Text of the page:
The second ever Historical Romance Retreat has a stellar lineup: Julia Quinn, Eloisa James, Elizabeth Essex, Jade Lee, and Delilah Marvelle, among others. Spokane’s Davenport Hotel is a uniquely charming venue and a perfect backdrop for expert historical garb – you’ve never seen anything quite like a ballroom full of historical romance fans dressed to the nines. In addition to author meet-and-greets and some truly tempting presentations (History of Medicinal Herbs! The Women of Pugilism! A tasting lecture on the history of port!), the schedule features a movie night, a Regency gambling night, a book fair, the Grand Ball, and an intriguing little calendar item called Absinthe and Abigails. The whole luxurious thing takes place September 27 - October 1.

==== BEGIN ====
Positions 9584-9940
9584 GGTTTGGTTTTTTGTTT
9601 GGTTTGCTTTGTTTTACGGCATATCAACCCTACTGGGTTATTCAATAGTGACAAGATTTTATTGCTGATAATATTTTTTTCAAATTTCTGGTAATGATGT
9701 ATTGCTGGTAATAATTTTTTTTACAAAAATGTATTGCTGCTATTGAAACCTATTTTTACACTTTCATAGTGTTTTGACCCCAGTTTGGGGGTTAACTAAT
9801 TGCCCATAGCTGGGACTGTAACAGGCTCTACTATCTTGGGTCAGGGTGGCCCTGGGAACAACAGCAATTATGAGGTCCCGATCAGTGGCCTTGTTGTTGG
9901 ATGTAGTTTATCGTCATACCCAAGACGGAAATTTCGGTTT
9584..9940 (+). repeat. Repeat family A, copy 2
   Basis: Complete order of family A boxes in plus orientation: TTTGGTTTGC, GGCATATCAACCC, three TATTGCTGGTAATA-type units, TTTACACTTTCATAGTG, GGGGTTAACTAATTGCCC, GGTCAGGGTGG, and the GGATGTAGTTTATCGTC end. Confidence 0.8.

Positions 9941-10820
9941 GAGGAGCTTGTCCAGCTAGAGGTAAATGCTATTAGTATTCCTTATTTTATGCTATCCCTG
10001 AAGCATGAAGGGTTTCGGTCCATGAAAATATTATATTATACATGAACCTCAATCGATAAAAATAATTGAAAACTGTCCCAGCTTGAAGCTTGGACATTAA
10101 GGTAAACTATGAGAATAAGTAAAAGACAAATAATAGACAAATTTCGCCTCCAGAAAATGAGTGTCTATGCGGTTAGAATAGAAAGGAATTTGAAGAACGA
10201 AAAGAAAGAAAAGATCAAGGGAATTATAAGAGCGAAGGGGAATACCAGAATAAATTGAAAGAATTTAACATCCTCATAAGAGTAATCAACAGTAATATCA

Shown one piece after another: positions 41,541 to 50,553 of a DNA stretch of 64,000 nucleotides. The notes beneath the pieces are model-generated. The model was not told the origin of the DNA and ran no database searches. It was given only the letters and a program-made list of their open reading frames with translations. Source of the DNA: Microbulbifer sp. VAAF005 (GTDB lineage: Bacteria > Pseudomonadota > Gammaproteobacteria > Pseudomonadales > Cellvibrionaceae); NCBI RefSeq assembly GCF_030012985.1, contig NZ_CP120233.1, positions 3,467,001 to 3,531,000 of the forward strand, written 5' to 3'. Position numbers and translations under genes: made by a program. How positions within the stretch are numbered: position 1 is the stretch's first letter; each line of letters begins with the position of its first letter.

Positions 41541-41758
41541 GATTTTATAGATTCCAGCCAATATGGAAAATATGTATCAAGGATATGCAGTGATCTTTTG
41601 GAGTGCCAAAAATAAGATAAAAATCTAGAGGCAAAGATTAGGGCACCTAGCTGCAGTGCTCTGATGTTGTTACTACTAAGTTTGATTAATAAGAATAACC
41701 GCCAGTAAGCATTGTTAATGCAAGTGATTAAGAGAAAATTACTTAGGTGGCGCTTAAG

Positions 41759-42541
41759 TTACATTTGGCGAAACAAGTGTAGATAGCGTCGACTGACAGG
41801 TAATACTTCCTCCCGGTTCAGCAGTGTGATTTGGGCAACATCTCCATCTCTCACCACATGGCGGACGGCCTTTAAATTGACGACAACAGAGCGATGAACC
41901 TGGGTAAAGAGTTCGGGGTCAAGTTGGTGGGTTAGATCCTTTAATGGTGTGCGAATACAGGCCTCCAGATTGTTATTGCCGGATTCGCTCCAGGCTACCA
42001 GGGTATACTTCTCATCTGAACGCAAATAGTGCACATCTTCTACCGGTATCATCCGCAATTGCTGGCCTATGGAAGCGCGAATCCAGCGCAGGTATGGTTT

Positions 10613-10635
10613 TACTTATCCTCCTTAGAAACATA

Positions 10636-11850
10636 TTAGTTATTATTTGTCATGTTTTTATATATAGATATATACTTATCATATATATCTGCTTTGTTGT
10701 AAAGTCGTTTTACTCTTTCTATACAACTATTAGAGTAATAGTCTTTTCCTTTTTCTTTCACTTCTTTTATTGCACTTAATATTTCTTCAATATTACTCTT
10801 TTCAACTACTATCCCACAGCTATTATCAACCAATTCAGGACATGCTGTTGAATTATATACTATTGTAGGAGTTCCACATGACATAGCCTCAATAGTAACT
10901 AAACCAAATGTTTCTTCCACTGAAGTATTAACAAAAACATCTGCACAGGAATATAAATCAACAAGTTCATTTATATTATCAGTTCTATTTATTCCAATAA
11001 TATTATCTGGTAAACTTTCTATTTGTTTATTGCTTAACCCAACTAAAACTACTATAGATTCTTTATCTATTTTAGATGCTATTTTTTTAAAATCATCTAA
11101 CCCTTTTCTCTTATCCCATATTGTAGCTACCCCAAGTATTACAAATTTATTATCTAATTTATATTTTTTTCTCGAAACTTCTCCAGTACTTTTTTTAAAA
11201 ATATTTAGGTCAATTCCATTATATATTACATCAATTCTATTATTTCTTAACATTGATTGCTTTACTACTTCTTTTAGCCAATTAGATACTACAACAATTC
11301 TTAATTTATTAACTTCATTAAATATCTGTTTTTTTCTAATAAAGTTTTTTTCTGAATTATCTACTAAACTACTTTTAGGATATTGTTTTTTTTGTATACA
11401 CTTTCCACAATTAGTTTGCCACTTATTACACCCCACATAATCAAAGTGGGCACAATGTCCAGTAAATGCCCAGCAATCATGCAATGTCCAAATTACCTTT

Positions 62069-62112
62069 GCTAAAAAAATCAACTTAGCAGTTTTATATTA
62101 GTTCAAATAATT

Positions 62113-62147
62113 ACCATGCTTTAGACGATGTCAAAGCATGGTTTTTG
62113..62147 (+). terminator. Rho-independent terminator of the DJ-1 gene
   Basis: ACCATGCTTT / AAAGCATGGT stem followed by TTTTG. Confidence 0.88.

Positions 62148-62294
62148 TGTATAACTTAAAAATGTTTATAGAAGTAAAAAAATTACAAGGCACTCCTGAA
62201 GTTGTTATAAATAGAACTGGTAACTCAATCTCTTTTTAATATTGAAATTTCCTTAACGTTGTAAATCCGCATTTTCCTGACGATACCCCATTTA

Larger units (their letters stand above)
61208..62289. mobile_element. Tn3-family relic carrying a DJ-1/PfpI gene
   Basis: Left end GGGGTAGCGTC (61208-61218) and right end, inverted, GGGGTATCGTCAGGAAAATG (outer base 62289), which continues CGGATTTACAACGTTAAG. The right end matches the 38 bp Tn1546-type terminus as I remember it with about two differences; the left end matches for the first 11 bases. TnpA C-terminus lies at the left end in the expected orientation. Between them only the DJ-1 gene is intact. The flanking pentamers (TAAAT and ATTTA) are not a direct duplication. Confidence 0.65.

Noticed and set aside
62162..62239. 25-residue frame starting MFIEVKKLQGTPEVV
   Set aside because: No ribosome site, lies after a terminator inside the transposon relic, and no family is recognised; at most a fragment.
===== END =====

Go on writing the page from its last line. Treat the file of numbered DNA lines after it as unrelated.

Further out on the calendar